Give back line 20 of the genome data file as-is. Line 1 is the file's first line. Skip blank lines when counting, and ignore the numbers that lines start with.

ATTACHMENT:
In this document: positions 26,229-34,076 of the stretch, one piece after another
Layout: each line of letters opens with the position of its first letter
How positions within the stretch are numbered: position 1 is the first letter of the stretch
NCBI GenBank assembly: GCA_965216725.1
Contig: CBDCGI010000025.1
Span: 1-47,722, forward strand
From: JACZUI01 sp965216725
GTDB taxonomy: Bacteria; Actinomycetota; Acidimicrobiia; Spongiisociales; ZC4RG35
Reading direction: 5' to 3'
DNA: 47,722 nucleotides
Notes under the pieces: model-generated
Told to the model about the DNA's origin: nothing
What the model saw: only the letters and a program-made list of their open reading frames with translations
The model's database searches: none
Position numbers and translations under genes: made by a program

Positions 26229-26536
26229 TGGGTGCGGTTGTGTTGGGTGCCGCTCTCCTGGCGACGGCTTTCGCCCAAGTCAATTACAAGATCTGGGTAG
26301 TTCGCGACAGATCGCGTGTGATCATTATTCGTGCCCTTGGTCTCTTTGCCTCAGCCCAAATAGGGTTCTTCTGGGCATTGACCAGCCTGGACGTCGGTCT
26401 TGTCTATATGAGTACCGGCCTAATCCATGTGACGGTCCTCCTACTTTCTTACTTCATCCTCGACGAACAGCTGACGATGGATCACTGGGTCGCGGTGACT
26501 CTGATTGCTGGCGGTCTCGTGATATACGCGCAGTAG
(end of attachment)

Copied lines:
26501 CTGATTGCTGGCGGTCTCGTGATATACGCGCAGTAG